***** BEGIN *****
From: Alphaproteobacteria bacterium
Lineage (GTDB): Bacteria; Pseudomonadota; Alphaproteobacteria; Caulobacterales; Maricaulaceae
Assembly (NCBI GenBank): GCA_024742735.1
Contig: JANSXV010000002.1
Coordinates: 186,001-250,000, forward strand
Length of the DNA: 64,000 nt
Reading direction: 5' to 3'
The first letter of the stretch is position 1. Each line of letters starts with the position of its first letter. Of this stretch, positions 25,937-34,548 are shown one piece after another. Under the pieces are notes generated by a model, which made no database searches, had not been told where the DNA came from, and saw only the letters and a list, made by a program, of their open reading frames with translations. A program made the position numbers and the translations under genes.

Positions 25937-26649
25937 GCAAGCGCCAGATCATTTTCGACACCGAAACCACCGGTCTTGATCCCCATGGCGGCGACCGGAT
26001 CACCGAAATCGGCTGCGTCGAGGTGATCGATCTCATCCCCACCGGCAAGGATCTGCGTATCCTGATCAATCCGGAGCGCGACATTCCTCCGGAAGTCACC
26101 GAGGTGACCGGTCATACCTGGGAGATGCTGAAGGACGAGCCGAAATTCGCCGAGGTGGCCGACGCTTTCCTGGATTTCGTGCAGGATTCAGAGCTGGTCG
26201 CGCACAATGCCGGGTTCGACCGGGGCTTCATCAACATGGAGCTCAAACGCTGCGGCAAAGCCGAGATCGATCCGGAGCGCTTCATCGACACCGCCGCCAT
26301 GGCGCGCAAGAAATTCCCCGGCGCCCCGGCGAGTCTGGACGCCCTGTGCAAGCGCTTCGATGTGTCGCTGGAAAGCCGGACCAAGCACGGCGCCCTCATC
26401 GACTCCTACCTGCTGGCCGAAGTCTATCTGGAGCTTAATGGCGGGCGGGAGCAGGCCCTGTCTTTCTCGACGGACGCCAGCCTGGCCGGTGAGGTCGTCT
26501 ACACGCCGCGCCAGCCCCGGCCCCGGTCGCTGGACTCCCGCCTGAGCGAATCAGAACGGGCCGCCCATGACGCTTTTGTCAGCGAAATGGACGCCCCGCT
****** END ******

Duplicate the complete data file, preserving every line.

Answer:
From: Alphaproteobacteria bacterium
Lineage (GTDB): Bacteria; Pseudomonadota; Alphaproteobacteria; Caulobacterales; Maricaulaceae
Assembly (NCBI GenBank): GCA_024742735.1
Contig: JANSXV010000002.1
Coordinates: 186,001-250,000, forward strand
Length of the DNA: 64,000 nt
Reading direction: 5' to 3'
The first letter of the stretch is position 1. Each line of letters starts with the position of its first letter. Of this stretch, positions 25,937-34,548 are shown one piece after another. Under the pieces are notes generated by a model, which made no database searches, had not been told where the DNA came from, and saw only the letters and a list, made by a program, of their open reading frames with translations. A program made the position numbers and the translations under genes.

Positions 25937-26649
25937 GCAAGCGCCAGATCATTTTCGACACCGAAACCACCGGTCTTGATCCCCATGGCGGCGACCGGAT
26001 CACCGAAATCGGCTGCGTCGAGGTGATCGATCTCATCCCCACCGGCAAGGATCTGCGTATCCTGATCAATCCGGAGCGCGACATTCCTCCGGAAGTCACC
26101 GAGGTGACCGGTCATACCTGGGAGATGCTGAAGGACGAGCCGAAATTCGCCGAGGTGGCCGACGCTTTCCTGGATTTCGTGCAGGATTCAGAGCTGGTCG
26201 CGCACAATGCCGGGTTCGACCGGGGCTTCATCAACATGGAGCTCAAACGCTGCGGCAAAGCCGAGATCGATCCGGAGCGCTTCATCGACACCGCCGCCAT
26301 GGCGCGCAAGAAATTCCCCGGCGCCCCGGCGAGTCTGGACGCCCTGTGCAAGCGCTTCGATGTGTCGCTGGAAAGCCGGACCAAGCACGGCGCCCTCATC
26401 GACTCCTACCTGCTGGCCGAAGTCTATCTGGAGCTTAATGGCGGGCGGGAGCAGGCCCTGTCTTTCTCGACGGACGCCAGCCTGGCCGGTGAGGTCGTCT
26501 ACACGCCGCGCCAGCCCCGGCCCCGGTCGCTGGACTCCCGCCTGAGCGAATCAGAACGGGCCGCCCATGACGCTTTTGTCAGCGAAATGGACGCCCCGCT